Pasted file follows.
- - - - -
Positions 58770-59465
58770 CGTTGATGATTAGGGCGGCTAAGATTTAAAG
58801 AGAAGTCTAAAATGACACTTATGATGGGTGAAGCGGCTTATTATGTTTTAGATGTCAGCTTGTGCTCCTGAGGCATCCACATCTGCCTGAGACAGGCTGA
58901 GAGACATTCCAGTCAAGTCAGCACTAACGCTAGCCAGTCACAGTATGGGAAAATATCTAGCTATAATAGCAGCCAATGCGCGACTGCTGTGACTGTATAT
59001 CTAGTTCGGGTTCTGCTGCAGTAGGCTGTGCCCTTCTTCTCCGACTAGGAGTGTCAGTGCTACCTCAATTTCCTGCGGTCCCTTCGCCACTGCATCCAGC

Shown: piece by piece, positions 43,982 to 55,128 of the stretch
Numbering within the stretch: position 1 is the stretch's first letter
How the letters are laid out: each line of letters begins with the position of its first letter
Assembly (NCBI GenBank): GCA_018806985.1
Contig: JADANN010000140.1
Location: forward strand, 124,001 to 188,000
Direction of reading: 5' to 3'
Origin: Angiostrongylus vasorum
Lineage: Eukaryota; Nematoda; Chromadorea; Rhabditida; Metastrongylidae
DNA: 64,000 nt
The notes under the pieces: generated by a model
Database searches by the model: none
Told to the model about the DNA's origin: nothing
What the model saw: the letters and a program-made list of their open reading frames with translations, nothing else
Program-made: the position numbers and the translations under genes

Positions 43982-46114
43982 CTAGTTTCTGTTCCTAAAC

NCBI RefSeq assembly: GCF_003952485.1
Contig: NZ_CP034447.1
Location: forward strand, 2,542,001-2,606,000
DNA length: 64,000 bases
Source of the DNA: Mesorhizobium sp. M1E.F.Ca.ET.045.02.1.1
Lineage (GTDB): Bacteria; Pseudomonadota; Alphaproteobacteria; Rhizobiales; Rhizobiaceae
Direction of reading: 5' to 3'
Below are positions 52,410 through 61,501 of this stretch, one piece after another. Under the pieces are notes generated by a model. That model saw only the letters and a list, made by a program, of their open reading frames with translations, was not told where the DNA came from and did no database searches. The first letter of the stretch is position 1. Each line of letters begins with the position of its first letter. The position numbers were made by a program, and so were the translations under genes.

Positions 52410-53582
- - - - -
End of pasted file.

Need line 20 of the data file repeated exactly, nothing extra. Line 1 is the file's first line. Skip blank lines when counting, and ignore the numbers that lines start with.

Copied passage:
Program-made: the position numbers and the translations under genes